This new exposition of hypnosis changes the way we think about patient selection. No longer is it simply a matter of the doctor selecting what is best for the patient. This change in how we think about hypnosis, in combination with our increasing understanding of the interactive nature of the treatment process and the relational aspects (Miller, 1986; Surrey, 1984) of the 'doctor-patient' partnership alters the lens through which we view the suitability of hypnosis for clients.
In fact, patients are far more apt to present in our offices requesting an hypnotic intervention. We might then think of clients as falling into several categories. There is that group of clients who present with symptoms that are particularly amenable to an hypnotic intervention. Areas of increased use of hypnosis include stress reduction, pain management/wellness, and uncovering work in a psychodynamic relationship. Many of these clients are sophisticated in their knowledge of alternative health benefits and ask for information on hypnosis, while others are aware of the benefits of stress reduction techniques such as relaxation exercises, meditation and guided imagery, but are uninformed about their similarity to hypnosis. Still others are uninformed about hypnosis and ignorant of its application to their problem. Those who are actively resistant to the idea of hypnosis pose a particular challenge to clinicians. Resistance may come from several sources. Religious and cultural beliefs may influence a client's willingness to consider hypnosis (Marcum, 1994). Fear of the proposed procedure (of the unknown) may render a client resistant, as well as fear of the clinician relationship (of a lack of safety).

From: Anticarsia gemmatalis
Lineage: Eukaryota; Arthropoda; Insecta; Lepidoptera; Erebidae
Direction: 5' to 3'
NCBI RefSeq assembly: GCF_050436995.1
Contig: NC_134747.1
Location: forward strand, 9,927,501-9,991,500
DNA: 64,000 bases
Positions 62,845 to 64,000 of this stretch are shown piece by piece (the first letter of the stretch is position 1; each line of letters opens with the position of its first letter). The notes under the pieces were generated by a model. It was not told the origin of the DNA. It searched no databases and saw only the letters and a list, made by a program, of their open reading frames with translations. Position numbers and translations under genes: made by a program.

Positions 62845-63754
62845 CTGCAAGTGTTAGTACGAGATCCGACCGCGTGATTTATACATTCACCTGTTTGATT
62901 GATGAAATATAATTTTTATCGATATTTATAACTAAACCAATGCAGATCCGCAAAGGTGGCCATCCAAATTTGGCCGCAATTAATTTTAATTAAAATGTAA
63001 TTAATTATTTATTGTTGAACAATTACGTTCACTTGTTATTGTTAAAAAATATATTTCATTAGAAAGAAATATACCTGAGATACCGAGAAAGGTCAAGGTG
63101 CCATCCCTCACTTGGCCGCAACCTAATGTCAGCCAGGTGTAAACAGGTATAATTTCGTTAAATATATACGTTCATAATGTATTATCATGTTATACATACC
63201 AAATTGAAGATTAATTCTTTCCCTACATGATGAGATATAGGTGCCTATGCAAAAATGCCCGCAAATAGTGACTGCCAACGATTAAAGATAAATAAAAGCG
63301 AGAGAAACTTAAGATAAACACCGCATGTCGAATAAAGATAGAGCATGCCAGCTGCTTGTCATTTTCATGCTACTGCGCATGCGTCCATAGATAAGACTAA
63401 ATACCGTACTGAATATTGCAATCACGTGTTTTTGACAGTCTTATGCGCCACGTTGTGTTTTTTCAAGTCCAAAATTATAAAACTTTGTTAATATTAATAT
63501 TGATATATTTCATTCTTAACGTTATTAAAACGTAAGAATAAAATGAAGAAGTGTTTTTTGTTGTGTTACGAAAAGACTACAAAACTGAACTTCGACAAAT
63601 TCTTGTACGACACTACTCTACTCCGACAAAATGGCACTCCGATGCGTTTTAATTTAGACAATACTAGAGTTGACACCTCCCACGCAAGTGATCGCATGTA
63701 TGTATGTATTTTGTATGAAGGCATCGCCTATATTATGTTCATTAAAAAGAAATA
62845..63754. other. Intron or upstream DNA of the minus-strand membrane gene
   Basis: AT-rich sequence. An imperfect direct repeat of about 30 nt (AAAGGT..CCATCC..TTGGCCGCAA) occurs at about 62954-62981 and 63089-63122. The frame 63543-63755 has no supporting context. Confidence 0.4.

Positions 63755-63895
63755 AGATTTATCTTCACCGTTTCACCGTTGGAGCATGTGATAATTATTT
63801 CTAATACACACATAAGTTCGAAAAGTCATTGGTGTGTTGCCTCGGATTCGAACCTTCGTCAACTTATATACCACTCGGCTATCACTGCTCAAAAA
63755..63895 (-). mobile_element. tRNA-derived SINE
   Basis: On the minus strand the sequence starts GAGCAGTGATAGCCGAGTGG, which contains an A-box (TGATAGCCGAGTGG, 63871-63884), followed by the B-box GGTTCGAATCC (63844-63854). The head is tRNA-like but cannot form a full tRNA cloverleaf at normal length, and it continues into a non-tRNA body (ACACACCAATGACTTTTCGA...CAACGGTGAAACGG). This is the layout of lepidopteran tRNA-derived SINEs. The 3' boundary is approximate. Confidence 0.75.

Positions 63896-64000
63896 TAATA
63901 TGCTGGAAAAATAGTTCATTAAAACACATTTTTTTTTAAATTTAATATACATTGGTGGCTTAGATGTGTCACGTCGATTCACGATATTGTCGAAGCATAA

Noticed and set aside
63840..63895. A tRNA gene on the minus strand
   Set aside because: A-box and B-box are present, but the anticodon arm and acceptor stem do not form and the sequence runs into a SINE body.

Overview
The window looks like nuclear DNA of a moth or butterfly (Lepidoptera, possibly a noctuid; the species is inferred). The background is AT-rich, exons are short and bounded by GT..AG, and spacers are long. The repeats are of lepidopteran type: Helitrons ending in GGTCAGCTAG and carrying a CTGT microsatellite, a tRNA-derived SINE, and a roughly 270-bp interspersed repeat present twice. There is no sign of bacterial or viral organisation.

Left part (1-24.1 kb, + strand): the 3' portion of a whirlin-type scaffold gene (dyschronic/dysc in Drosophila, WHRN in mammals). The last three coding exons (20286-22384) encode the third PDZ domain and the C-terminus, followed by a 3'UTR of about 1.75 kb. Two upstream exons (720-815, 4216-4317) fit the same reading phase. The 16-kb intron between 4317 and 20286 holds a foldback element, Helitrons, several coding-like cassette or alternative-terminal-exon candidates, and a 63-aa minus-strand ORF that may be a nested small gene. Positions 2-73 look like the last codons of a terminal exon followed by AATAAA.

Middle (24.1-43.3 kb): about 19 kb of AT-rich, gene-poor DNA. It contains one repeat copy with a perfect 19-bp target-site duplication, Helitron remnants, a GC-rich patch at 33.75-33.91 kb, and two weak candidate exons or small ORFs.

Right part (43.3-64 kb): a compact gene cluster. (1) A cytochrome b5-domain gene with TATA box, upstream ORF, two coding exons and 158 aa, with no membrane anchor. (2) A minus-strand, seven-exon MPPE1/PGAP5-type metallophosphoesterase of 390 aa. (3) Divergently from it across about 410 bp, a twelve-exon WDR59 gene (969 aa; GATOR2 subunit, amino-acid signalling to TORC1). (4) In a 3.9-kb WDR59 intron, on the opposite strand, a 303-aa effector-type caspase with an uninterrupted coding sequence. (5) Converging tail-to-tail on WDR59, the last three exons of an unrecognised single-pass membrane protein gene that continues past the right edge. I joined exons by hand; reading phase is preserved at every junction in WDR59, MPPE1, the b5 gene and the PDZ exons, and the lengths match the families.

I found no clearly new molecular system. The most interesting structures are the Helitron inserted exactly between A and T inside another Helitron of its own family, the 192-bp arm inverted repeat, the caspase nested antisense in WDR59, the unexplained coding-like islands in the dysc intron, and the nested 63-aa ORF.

Another group of clients seem to use the request for hypnosis as a way to get their proverbial foot into the therapist's door. They often request help with a discrete problem, such as the cessation of a smoking habit or the need to lose weight. Evaluation of the full clinical picture often reveals no conscious wish for help with the presenting problem, but rather help with an entirely different concern. The importance of the diagnostic skills of the practitioner is highlighted in these instances, rather than the hypnotic skills. The practitioner may be able to do a very credible job assisting the client with the 'presenting problem' but miss the underlying problems which the client may be unable to voice or explain.
Therefore when we conceptualize the process of introducing hypnosis to a patient population, we are reminded that patients are partners in their treatment and either partner may initiate the discussion about the suitability of hypnosis for the presenting problem. It follows from this relational perspective that both the client and the therapist variables are operative in the success of hypnotic application (Rhue, Lynn & Kirsch, 1993). However, 'patient acceptance of the hypnotic relationship is the primary determinant of the appropriateness of the patient for hypnosis' (Murray-Jobsis, 1993, p. 430).
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